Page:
all creatures great and small. No targets to protect them at all. Image – Carol J Donaldson
Did you know that the UK no longer has a Biodiversity Action Plan? Forgive my ignorance here but I didn’t. Despite the fact that I have worked in conservation for at least 15 years and spend day in day out at the coal face trying to protect our habitats and species then I didn’t know that all the aims and targets for the things I most care about had been swept away.
Nor, it seems, did most of my colleagues. Maybe this is our problem, our noses are to the ground, trying frantically to protect what’s left and we don’t look up and see that we are living under a government determined to undermine our work.
image – Carol J Donaldson
The United Kingdom was the first county in the world to produce a Biodiversity Action Plan following the Earth Summit in Rio in 1992. This is something to be proud of. The BAP provided detailed targets of how we were going to halt the loss of biodiversity and action plans which could be used to protect the most precious and threatened species and habitats. We failed to do this. No British Government cared enough to stop the loss of biodiversity but at least we still knew what we were aiming for and roughly what we should do to get there.
Now it seems, quietly, without fanfare, we have lost our direction. In 2011 the new Tory led government scrapped the UK’s Biodiversity Action Plan, closed the website, along with a whole host of websites belonging to its environment and nature conservation agencies and sent letters out to say that all the habitat and species plans and targets so carefully worked out by experts were no longer relevant. What was put in their place? seemingly nothing.
The UK Bap was replaced by the snappily titled, Post 2010 Biodiversity Framework and a document was produced which had lots of nice waffle about how marvellous we were all doing but had no meat on the bones to say how we planned to make things better.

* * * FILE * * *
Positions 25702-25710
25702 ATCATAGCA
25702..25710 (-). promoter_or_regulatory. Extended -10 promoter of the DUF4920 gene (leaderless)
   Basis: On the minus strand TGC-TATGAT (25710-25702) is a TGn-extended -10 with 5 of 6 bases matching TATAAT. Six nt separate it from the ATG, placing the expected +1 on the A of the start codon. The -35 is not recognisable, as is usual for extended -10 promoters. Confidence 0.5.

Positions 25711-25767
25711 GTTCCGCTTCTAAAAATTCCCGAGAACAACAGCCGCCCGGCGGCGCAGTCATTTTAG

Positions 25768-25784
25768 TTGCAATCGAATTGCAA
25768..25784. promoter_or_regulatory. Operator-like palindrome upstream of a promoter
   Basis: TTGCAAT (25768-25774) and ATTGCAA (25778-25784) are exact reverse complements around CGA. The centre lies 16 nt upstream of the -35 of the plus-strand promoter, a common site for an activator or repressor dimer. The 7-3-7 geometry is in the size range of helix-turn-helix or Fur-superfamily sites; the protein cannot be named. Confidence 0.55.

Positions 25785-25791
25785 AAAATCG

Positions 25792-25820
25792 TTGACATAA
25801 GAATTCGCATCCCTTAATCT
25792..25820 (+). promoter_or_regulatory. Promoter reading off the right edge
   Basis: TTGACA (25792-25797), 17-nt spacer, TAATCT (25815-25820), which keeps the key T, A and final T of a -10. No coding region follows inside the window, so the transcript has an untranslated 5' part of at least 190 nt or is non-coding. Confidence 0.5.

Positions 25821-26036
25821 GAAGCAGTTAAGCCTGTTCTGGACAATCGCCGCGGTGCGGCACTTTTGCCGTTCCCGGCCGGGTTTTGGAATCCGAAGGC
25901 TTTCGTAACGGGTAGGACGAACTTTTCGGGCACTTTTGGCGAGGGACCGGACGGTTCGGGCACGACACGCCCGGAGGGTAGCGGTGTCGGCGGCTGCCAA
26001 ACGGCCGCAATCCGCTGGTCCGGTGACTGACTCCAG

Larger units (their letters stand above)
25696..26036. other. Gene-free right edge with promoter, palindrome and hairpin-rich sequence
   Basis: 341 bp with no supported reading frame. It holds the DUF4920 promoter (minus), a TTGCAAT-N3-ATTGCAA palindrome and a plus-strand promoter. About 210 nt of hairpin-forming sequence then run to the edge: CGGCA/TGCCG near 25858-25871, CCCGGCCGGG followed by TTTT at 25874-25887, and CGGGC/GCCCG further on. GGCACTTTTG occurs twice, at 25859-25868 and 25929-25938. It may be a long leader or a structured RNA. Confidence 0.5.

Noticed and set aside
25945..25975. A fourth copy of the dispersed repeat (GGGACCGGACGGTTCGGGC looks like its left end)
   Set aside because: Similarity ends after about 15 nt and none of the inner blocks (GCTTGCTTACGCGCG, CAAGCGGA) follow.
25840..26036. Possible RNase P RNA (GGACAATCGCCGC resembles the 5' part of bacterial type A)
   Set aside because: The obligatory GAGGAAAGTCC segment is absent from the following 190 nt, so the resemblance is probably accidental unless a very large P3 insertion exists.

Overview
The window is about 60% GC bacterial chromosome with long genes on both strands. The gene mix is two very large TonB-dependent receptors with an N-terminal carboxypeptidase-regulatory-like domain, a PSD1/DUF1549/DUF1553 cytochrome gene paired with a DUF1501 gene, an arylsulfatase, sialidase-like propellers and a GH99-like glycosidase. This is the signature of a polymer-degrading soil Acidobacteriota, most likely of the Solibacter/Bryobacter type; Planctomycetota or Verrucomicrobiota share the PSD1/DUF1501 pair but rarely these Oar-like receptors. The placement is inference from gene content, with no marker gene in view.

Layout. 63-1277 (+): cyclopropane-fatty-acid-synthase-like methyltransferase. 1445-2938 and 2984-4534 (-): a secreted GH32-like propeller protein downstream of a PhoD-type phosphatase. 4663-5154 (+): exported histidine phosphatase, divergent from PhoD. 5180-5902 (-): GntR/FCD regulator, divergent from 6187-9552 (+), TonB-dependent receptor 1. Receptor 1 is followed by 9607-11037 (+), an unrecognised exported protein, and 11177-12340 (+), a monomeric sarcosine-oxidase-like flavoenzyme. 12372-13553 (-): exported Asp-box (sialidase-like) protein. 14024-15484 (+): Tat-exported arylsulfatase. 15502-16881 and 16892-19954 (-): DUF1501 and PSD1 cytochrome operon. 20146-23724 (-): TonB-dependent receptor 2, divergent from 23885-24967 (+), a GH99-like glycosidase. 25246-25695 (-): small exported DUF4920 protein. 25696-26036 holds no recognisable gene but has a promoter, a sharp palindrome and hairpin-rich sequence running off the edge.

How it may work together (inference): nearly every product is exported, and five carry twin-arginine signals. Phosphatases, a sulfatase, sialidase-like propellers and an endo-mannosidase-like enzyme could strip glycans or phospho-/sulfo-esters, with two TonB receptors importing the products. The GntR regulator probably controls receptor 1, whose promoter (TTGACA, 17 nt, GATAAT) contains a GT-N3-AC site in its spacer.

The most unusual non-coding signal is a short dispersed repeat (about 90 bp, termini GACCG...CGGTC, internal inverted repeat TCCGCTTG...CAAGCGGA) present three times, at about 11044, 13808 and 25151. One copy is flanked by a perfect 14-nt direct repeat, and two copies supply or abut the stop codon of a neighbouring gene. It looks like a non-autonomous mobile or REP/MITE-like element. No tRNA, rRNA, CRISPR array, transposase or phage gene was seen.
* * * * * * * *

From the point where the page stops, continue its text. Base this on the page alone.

It is easy to lose your way under the governments new plans for biodiversity.
Wading through the website of the Joint Nature Conservation Committee, who advise the government on nature conservation, is like walking through a forest of birch trees on a very foggy day. Shapes loom out at you but, before you can determine what they might mean, they are lost. Am I just being cynical when I begin to feel that this opaqueness might just be on purpose? You are not meant to find the information you are looking for because it doesn’t actually exist.
JNCC staff seem equally confused. When you ask them what has replaced the plans which once laid out how we were going to protect everything from the brown hare to an obscure pea mussel they seem unsure and take your e-mail address with promises to get back to you. Finally you might be directed to a web page which nowadays only gives you a list of important species, tells you the many reasons they are struggling to survive but gives you no idea what we are doing to stop their loss.
On a local level, things are different. Professional and amateur naturalists, county recorders and wildlife interest groups work frantically to protect their local patch but most of these people are voluntary or woefully underfunded and increasingly they are also portrayed in Government rhetoric as the enemies of the country. These are the people who stand in the way of progress, growth, development. These are the people who put a spanner in the works of housing estates being developed on green spaces and rich men getting richer.
Every tiny thing matters. Image – Carol J Donaldson
Conservation, wildlife, biodiversity and those who seek to save it have become, it seems, the enemy of the Government and the Government has picked away at the strings and science and laws that once protected it. There is no UK plan, no joined up thinking and maybe this was the plan after all. Un-united they hope we might just fall.